Declassified cables reveal U.S. assurances on Taiwan's defense

08/31/2020 10:52 PM
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Photo from ait.org.tw
Photo from ait.org.tw

Taipei, Aug. 31 (CNA) Washington's release of two declassified cables from nearly 40 years ago on its security assurances to Taiwan reflect the United States' commitment to Taiwan at a time when it is under threat from China, the Ministry of Foreign Affairs (MOFA) said Monday.

The two cables from 1982, declassified on July 16, 2020, and posted on the American Institute in Taiwan's (AIT) website earlier Monday, focus on arms sales to Taiwan and the 'Six Assurances' made to Taiwan.

Though neither offer any specific revelations, they both represent pledges of U.S. support for Taiwan today and the desire to send a message to China amid regional tensions and questions over whether the U.S. would help Taipei if attacked by Beijing.

The cables demonstrate the U.S.' "strong commitment" to Taiwan's security "amid China's continued actions to destroy peace and stability in the Taiwan Strait and in the region," MOFA said in a statement.

The ministry said the U.S. wanted to stop China from continuing to distort the 1982 Communique and remind it of its promise to resolve the Taiwan Strait issue peacefully by making public more details of how the U.S. dealt with both sides of the Taiwan Strait at the time.

The first declassified cable, titled "Taiwan Arms Sales," was sent from then-U.S. Under Secretary of State Lawrence Eagleburger to then-AIT Director James Lilley on July 10, 1982.

According to the AIT, the de facto U.S. embassy in Taiwan, it provides the American interpretation of the 1982 Communique between the U.S. and the People's Republic of China (PRC) as it relates to ongoing U.S. arms sales to Taiwan.

"The cable explains that the U.S. willingness to reduce its arms sales to Taiwan is conditioned upon the continued commitment of the PRC to a peaceful solution of the Taiwan-PRC differences," the AIT said in its summary of the lengthy cable.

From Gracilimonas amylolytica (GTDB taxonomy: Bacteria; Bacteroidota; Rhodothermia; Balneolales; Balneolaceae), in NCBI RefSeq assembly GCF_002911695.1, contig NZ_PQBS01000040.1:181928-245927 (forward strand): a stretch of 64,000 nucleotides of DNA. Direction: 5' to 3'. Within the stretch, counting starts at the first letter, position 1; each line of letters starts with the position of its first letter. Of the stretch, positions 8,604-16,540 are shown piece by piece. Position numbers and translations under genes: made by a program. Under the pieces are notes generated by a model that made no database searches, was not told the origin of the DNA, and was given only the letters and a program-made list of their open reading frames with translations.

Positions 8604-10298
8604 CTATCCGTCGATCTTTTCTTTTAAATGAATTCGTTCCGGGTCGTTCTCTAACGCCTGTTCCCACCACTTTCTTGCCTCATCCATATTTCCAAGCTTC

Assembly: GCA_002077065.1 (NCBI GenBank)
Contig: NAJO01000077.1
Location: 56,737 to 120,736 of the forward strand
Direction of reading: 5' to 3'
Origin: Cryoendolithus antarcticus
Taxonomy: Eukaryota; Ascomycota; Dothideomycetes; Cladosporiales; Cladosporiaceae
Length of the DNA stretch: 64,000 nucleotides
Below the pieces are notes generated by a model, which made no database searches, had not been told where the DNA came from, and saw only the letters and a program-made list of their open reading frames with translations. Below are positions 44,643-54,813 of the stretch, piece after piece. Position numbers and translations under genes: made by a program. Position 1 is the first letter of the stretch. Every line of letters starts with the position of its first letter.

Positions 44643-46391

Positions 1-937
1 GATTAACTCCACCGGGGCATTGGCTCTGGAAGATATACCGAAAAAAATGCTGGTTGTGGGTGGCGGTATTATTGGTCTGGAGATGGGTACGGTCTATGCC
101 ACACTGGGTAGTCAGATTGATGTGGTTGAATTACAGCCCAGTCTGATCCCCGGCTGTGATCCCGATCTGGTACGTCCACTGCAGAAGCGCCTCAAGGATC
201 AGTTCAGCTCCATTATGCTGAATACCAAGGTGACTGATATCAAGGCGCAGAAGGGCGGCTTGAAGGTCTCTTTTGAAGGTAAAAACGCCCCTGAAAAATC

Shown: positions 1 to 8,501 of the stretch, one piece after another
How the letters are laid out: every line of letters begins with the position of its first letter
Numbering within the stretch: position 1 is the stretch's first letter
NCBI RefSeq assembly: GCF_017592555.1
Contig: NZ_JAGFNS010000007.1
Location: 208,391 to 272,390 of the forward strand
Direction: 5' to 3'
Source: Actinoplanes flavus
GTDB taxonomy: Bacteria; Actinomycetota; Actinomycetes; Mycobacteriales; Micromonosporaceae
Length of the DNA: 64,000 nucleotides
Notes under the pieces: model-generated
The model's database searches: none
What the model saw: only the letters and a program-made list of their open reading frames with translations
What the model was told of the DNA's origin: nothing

"Further, if the PRC were to become belligerent or build up power projection capability that brought insecurity or instability to the area, then the United States would increase arms sales to Taiwan," the AIT said.

The directive indicates that the U.S.' chief concern was maintaining the balance of power across the Taiwan Strait, and thus, the quantity and quality of arms provided to Taiwan would be conditioned entirely on the threat posed by the PRC, according to the AIT.

The memo ends by offering "this final assurance: U.S. arms sales to Taiwan will continue," the AIT said.

Those same ideas were echoed in an internal presidential memo drafted by President Ronald Reagan on August 17, 1982, which serves as the guidelines for the U.S. interpretation of the 1982 Communique.

The second cable, titled "Assurances for Taiwan," was sent on Aug. 17, 1982 from then-U.S. Secretary of State George Shultz to Lilley, offering six assurances to Taiwan, publicly and privately reinforcing the above message, according to the AIT.

The Six Assurances, made by Reagan to Taiwan in 1982, have been a foundational element in U.S. policy toward Taiwan and the PRC, the AIT said.

They include U.S. pledges not to set a date for ending arms sales to Taiwan, not to consult with the PRC on arms sales to Taiwan, not to play a mediation role between Taipei and Beijing, not to revise the Taiwan Relations Act, not to alter its position regarding sovereignty over Taiwan, and not to exert pressure on Taiwan to enter into negotiations with the PRC.

(By Chen Yun-yu and Emerson Lim)

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